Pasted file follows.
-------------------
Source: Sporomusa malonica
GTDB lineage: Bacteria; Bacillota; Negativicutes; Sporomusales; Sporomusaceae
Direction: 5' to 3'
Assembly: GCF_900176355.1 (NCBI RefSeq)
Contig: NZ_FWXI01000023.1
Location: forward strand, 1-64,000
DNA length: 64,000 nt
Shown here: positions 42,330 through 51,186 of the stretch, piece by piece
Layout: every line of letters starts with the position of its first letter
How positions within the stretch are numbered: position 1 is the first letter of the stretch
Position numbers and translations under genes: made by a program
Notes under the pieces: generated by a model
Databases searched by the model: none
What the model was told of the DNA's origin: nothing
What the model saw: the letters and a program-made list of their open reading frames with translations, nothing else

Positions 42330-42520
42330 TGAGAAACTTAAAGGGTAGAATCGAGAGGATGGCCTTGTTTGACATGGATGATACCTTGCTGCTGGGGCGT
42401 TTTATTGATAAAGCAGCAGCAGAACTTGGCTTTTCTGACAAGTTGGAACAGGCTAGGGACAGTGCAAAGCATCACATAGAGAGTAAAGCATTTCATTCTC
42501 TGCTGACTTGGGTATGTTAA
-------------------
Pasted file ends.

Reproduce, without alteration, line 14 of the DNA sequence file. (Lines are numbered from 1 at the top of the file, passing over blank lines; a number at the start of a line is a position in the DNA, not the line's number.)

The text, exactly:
What the model was told of the DNA's origin: nothing